Acquired: Sent for review by Chicklish (original post can be found here)
Published: July 16th 2009, Hodder Children’s Books
Pages: 224 pages, paperback
Summary (from Goodreads): Lauren and her aunt and uncle are returning to London after years living away in Cornwall. For Lauren it is a return to the sight of a terrible family tragedy and a house full of ghosts. When she was six years old her mum and little sister were murdered in their home...and Lauren's dad was put in prison for the crime.
Now she is living a stones's throw from her old house, and despite her trepidation, Lauren is curious to know who lives there now, and how the house will make her feel. When she becomes friendly with Nathan, the son of the new owners, she finds herself back at the scene of so many nightmares...of memories, but also of things forgotten.
Lauren blocked out a lot of that fateful day, but now that she'd older, things are coming back to her...things that could mean her dad is innocent, not guilty of murder. After all these years of hating him Lauren now faces the prospect of loving her dad once again. But is it that easy?
My review: Why do men kill their families? That’s the question Anne Cassidy is trying to answer in her latest novel, The Dead House. Ten years ago Lauren’s father was imprisoned for the brutal murder of her mother and baby sister, she was the sole survivor and provided the statement that put him away for life.
For the last ten years Lauren had been living in Cornwall with her aunt but the opening of the novel sees her return to London and come face to face with her childhood home and all the memories it contains. As Lauren spends time in the house, after she befriends one of the new tenants, she remembers things from her past and uncovers a truth that could change everything she thought she knew.
I found the whole premise of The Dead House very intriguing and Cassidy deals with harsh issues with a frankness and honesty that I really appreciated. Her language is simple, which worked well as it was easy to read and the prose didn’t distract me from the plot.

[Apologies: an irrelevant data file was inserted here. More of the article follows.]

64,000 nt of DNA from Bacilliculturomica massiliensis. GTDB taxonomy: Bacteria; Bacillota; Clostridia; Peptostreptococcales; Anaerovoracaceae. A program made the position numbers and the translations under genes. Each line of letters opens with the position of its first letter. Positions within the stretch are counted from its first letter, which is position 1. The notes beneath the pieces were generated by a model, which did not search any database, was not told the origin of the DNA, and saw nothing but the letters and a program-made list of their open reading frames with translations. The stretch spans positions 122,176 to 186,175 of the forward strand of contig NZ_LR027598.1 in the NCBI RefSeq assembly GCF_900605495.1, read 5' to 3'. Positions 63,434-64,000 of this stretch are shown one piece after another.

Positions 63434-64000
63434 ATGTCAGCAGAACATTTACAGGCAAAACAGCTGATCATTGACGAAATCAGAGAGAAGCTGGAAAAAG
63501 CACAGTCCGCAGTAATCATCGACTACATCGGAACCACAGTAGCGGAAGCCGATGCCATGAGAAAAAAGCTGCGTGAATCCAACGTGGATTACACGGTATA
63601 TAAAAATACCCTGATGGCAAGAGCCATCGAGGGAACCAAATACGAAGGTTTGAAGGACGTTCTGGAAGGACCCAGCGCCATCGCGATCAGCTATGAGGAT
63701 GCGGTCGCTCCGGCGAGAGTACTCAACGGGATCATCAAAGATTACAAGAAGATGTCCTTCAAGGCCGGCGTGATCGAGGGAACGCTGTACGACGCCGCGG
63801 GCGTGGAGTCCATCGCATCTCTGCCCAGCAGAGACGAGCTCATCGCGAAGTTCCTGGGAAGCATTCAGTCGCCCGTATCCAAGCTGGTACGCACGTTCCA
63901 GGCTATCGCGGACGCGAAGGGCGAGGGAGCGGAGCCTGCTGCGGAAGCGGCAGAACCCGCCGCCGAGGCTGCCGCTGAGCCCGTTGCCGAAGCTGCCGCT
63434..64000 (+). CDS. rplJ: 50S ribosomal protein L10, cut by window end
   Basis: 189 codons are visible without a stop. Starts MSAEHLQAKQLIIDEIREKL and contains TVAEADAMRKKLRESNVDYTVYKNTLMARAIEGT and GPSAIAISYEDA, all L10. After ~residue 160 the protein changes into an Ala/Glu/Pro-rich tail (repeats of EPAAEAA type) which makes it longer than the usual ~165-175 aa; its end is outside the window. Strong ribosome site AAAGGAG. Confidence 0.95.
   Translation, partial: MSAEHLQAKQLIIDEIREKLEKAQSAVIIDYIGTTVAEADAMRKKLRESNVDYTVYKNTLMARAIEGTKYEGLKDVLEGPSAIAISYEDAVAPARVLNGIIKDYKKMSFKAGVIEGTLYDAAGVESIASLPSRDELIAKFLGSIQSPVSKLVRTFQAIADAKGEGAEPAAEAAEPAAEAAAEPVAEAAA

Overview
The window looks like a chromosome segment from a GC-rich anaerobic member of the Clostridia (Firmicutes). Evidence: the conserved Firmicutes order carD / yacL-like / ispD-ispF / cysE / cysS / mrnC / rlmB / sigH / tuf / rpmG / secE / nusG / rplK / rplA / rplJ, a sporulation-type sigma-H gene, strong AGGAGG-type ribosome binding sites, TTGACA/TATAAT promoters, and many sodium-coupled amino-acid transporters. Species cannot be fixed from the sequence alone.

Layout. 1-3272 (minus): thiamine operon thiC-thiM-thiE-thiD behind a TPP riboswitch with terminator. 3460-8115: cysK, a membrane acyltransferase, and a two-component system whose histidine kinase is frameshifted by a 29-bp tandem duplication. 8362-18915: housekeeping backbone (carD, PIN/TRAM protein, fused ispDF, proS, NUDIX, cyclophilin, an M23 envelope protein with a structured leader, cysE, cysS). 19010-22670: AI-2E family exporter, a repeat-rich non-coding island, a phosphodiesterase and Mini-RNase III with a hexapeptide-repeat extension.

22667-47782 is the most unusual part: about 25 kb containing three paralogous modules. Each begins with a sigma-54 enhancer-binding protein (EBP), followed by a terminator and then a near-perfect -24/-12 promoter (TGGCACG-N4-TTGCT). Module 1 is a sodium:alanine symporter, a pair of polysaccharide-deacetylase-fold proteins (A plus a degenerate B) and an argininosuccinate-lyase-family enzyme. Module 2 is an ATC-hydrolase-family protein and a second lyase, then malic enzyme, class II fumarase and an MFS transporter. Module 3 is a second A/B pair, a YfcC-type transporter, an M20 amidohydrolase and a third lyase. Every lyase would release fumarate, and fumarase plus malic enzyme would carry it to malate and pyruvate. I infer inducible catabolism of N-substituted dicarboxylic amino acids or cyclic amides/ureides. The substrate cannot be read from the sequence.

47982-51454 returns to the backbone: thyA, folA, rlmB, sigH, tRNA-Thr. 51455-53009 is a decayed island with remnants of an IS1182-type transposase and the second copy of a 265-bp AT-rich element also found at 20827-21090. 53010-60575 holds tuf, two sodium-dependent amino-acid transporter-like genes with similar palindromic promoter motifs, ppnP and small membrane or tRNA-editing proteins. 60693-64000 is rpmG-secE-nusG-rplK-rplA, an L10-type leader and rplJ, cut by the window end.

We find out about a lot of Lauren’s past through the use of flashbacks and letters, which was done well.
Cassidy held my interest from beginning to end and revealed just enough the keep me involved, without giving away the ending too soon. And the ending was a shock, I’d invented many scenarios that I was sure would be right but, no, they were all wrong.
The only things that I felt let The Dead House down were the characters, as none of them stuck in my mind or were particularly strong. For me to really care about a story, I have to care about the characters. Once the characters are there then I don’t think it matters too much what situation they are in, just as long as they’re entertaining and likeable.
I think with this kind of tragic story it’s crucial to care about the protagonist but I didn’t really care too much about Lauren. Sure, the situation she’s in is terrible but she’s just a bit bland and I think that she came across as too much of a martyr, which stopped me forming much of a bond with her.
That said, I did still enjoy The Dead House, particularly as the book drew to a close and the horrifying twist was revealed. Cassidy set out to answer the question of why men kill their families and, although I’m not totally sure she answered it, she did manage to tell a great story.
More by the author: Looking for JJ, Love Letters and Forget Me Not
Total: 13.5/20 (C)